I played a fairly mediocre one which involved mutant chickens.  It was novel in that the enemies were different, and tolerable in that care had been taken to make sure there were no blatant spelling or grammar errors, but there was no significant plot twists.  It was developed with a sort of commonplace silliness in mind, and consequently lacked much in the way of true refinement.  That’s what I call a three-star endeavor.

I played a couple which were short missions fighting Trolls and Hellions.   These are what I call ‘stock contact mission’ type arcs – they’re really no different than ones I could get from older contacts in the game.  There’s no real plot here beyond “go there and do this.”  They’re capably spelled and have decent grammar, and so earn their second star, but that’s about it.  To an extent, they are ideal for starting players because there’s so few powers involved on the foes.

Finally, there’s the absolute worst.  Boring enemies, non-existent or awful plot, poor or vacant quality control — basically, arcs that make you feel stupider for even trying them.  I’ve steered clear of them so far but, rest assured, they’re out there.  They’d get one-star if only because scoring them zero stars would hide the scorn they deserve.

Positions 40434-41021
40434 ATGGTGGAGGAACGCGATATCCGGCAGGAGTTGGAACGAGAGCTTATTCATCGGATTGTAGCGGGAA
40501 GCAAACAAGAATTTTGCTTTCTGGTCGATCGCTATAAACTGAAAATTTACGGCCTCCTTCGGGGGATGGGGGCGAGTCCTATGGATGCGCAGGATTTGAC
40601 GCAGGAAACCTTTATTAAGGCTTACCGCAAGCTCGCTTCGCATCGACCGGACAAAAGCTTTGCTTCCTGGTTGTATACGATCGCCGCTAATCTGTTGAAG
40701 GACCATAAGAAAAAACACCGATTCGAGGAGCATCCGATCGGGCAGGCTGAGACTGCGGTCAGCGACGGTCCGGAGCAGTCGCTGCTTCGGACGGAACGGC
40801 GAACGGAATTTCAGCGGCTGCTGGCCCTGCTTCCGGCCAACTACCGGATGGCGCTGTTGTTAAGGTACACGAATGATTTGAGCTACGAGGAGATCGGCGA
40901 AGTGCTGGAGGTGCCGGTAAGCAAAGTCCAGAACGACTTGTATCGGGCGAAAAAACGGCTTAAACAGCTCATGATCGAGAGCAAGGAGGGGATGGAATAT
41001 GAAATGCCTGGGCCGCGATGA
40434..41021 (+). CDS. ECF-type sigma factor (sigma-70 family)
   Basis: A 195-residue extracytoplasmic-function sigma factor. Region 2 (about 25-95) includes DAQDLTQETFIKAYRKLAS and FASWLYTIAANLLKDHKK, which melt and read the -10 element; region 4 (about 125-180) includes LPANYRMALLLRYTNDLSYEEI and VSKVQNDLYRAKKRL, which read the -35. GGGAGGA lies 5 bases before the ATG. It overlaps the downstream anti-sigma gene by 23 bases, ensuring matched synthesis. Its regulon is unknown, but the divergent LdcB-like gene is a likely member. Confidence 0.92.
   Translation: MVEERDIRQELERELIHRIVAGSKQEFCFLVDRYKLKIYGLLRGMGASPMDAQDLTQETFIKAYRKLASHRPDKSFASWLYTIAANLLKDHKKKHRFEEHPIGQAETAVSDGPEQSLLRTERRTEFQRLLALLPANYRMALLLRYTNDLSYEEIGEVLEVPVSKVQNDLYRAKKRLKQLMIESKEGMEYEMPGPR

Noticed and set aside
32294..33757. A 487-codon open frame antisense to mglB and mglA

Current Impression

So far, I’d say that uncovering the gems well makes up for slogging through the poor content.   Issue 14 really does breath new life into City of Heroes, especially for the established player, because it’s now technically impossible to have seen everything.

I’m planning on giving this another shot as the weekend draws nearer.  Saturday and Sunday for sure (those are my “days off”) but possibly even as early as Friday because I suspect this is when the spectacle value of Issue 14’s launch will be the richest.

Today, however, I’d like to spend ironing out my BYOND project.  I’ve reached the point where the GUI is mostly done, the methods of interaction decided.  Now that the stage is mostly built, I’m ready to begin casting the actors: the factions, their goals, the way the players interact with them, and how the actors be a unique contribution to the game.  The script they’ll be performing is still rather rough around the edges, and this is deliberate, as it suits the work better to finish it only after I get to know the factions and their unique quirks.